I don't like Windows servers, but SolarWinds NCM makes it worth running
May 15, 2019

I don't like Windows servers, but SolarWinds NCM makes it worth running

Kevin Lambert | TrustRadius Reviewer
Score 8 out of 10
Vetted Review
Verified User

Overall Satisfaction with SolarWinds Network Configuration Manager

We mostly use NCM as version control for our network device configurations. It also integrates into Network Performance Monitor and can display complete ACLs from Cisco devices and VPC information from our Nexus devices. This has been very useful for us, as we don't have to log into the device in order to get an overview of what is happening on it. I've used it many times to review old configs, or even to plan changes. It's much easier to search through the full config in a browser than on the CLI. There are a few of features in NCM that we don't currently use, such as config baselines or pushing configs to devices, but that's mostly because we haven't taken the time to delve into those features.
  • Full configuration version control. Depending on how often you set it to check for config changes, you can see every change made, and review old configs very easily. You can run diffs against any two versions of config very easily in their interface. Searching through a full config with Ctrl+f in a browser is so much better than searching through a running-config with the CLI.
  • Firmware vulnerability alerting. NCM integrates with NIST vulnerability tracking and can give you a full list in your device config summary page of which vulnerabilities are applicable to a given device. There's an out of the box alert for firmware vulnerabilities discovered for your systems, so you'll know right away when new ones are discovered for your devices. It does require manual verification and remediation, though. When you first set it up, you're going to have a lot of CVEs to manually go through, but once you've done that, it's great. It's especially useful for any kind of audits that require remediation within a certain window of discovery. The manual remediation steps will give you a very clear audit trail to provide as evidence for compliance.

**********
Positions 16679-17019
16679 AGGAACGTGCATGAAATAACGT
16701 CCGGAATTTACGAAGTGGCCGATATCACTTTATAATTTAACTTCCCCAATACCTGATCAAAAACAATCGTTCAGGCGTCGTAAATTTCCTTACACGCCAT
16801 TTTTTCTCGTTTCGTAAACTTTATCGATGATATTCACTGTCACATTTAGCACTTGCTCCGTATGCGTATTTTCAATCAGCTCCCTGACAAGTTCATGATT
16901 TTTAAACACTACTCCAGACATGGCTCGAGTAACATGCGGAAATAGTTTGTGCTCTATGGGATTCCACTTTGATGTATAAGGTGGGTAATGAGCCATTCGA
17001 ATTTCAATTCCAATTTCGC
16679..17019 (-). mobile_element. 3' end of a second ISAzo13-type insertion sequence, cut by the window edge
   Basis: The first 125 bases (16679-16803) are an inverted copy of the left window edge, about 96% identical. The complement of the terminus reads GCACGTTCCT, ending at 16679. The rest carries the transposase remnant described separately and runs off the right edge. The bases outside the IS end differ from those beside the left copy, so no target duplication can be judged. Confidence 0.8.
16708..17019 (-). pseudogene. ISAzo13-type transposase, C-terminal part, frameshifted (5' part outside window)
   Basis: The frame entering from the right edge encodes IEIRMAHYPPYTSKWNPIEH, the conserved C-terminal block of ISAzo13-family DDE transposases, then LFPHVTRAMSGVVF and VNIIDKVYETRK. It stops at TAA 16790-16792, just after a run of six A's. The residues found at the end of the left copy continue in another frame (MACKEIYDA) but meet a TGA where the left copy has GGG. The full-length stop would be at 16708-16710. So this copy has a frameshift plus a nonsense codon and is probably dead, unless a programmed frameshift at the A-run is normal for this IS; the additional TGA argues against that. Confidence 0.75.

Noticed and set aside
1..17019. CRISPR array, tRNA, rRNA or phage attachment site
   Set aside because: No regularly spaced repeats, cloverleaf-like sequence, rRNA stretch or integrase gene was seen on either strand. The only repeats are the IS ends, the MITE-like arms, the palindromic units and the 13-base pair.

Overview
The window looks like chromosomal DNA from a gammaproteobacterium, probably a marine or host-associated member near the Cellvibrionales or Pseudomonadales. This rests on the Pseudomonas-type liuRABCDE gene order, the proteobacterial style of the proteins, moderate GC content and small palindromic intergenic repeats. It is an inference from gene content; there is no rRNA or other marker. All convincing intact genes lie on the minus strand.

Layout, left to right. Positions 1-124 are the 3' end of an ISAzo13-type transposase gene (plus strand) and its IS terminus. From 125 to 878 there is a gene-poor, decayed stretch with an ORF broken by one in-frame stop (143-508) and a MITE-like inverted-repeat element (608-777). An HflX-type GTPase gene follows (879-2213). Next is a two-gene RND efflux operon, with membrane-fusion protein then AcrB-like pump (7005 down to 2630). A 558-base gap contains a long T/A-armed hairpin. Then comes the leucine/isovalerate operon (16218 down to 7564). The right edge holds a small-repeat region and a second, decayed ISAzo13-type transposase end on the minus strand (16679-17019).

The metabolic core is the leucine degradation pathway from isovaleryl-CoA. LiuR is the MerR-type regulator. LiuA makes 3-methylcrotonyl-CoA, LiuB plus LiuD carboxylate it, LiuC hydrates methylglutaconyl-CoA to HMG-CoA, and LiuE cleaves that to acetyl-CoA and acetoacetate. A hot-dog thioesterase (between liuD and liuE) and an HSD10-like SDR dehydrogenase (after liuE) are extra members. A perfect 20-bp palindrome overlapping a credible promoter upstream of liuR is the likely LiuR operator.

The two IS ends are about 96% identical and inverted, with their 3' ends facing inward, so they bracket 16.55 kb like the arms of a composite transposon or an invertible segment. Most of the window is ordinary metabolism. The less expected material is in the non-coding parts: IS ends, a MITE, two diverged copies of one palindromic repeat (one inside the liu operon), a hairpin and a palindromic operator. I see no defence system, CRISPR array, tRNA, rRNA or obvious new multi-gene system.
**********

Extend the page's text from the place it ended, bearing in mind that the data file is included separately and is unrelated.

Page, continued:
• Compliance reporting in NCM is very impressive. Out of the box, NCM comes with a number of best-practice reports to run against your configurations. There are reports for multiple vendors, and certifications (such as PCI). You will see how each of your device configurations fare against the recommended best practices. For each non-compliant device, you have the option to run a pre-configured remediation script to bring the device into compliance. One of the best features is that you can create your own reports to verify that your devices meet your own companies configuration policies. You can export these reports and provide them as evidence of compliance to auditors.
  • Running exclusively on Windows servers is a PITA. This is an Orion platform complaint and not NCM-specific. If you're a Windows shop this won't be a big deal for you, but we're a Linux shop. The only Windows servers we run are AD servers and these two SolarWinds servers (one web server and one database server). We don't have any MSSQL DBAs, so I'm pretty much on my own if anything goes wrong. Every single one of our production tools requires some extra configuration to work on these Windows servers. The entire Orion platform stopped support on Server 2012 this year and even though the new version of NPM had some features I really wanted, I still procrastinated upgrading for 6 months because I dreaded migrating everything to new servers (Full disclosure: it actually wasn't that difficult to migrate and everything worked great). Again, if you have Windows Server sysadmins and DBAs on staff, this won't be as big an issue for you.